Entangle, Entangled, Entanglements: Reimagining a Child and Youth Engagement Model Using a Common Worlds Approach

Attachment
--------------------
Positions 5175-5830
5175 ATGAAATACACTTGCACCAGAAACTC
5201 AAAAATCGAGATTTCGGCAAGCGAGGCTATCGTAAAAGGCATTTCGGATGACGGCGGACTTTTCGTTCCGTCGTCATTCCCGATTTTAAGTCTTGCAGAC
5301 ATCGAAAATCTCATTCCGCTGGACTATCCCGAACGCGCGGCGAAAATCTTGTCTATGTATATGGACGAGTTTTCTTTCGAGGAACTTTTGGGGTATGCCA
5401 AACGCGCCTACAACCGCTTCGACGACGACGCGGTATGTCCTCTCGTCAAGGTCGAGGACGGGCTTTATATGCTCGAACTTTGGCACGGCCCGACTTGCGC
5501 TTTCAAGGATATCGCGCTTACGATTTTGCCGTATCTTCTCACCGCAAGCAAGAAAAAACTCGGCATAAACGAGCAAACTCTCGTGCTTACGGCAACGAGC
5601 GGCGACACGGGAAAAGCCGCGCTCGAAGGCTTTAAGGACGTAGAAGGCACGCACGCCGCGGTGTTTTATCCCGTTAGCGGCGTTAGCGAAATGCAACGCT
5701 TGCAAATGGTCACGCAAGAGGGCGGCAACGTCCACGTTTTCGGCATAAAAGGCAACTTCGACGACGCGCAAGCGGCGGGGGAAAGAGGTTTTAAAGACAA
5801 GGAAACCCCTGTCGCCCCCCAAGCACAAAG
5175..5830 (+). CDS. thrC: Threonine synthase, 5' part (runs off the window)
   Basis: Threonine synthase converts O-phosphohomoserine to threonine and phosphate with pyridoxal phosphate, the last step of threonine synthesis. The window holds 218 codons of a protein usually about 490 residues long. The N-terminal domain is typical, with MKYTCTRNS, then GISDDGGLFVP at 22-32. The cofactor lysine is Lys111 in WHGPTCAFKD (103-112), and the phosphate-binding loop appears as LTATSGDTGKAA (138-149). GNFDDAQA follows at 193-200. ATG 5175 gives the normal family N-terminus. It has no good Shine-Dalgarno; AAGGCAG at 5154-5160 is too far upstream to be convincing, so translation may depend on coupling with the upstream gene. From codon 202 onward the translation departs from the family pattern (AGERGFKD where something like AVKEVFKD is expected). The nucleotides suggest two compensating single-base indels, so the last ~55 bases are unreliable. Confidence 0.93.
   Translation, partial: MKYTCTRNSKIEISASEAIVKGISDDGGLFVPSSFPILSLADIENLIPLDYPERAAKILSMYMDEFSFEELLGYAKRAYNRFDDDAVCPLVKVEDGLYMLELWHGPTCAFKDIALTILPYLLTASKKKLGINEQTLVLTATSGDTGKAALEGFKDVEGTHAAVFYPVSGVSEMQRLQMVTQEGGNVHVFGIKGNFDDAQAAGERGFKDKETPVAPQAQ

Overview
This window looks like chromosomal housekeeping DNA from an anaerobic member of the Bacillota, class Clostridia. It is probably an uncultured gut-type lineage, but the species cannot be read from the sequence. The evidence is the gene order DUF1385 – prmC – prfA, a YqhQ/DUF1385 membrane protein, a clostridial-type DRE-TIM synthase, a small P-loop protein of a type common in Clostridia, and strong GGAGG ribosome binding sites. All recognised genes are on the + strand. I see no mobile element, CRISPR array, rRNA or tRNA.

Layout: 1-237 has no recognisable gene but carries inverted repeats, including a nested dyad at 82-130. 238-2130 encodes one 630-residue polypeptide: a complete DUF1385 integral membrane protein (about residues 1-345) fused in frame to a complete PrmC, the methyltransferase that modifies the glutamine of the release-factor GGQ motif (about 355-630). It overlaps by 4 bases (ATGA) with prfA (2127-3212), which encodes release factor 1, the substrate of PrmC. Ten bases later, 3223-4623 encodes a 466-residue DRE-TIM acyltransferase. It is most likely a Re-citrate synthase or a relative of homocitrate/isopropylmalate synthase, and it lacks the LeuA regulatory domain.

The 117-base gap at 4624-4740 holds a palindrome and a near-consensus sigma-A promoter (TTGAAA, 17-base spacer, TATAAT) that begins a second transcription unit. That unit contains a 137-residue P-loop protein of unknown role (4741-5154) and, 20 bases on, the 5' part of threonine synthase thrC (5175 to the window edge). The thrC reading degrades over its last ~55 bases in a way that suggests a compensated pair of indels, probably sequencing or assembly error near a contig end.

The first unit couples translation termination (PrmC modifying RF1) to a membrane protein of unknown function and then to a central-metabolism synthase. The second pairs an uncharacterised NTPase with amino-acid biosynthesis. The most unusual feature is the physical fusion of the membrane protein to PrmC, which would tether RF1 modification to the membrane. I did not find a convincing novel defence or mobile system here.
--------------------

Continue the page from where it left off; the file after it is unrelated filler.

This paper responds to the call to explore pedagogical relations and dialogues in considering how to create climate pedagogies that are responsive, dynamic, and transformative in thinking about human and nonhuman relations. Using the lens of entanglement, the paper attempts to bring into dialogue children’s rights and more-than-human ways of thinking to understand what, if any, commonalities lie in these two projects and whether and how a rights-respecting approach can be productively reconfigured in envisaging a dynamic climate pedagogy. It considers several tensions that arise from this entangled dialogue to probe both the overlaps and points of incommensurability in the two approaches. This includes viewing asymmetrical power and logics of coloniality that assert themselves through rights discourses and rights-based techniques based in an Anglo-Eurocentric worldview that narrowly defines who is included in the “human” of human rights. To illustrate these entanglements, the paper draws on a child/youth-led and child/youth-driven participatory model called Shaking the Movers (STM) created in 2007 by the Landon Pearson Centre and used with youth as well as with children in early childhood and other settings across Canada each year. The model aims to enable children’s civil and political rights. Shaking the Movers was used as the framework for a workshop held in Williams Lake, British Columbia in 2017. The workshop serves as a case study in this paper to illustrate some of the entanglements that arise in practice when considering rights-respecting and more-than-human approaches. The analysis draws on scholarship from several disciplinary locations, including Stuart Aitken’s critical childhood concept of the post-child, Veronica Pacini-Ketchabaw and Affrica Taylor’s notion of agency as not exclusively human and conceived as collective rather than an outcome of individual intent, and Shenila Khoja-Moolji’s analysis of an ethic of interdependency and alliance when understanding human rights in context. Each of these perspectives informs a contemplation of how to reconfigure the Shaking the Movers model amplify its strengths. The paper concludes with thoughts on the ways entanglements create a productive space both for bringing together a more-than-human and rights-respecting approach to attend to actions emanating from the margins and for invigorating and understanding how to meaningfully engage children located in interconnected and interdependent worlds.
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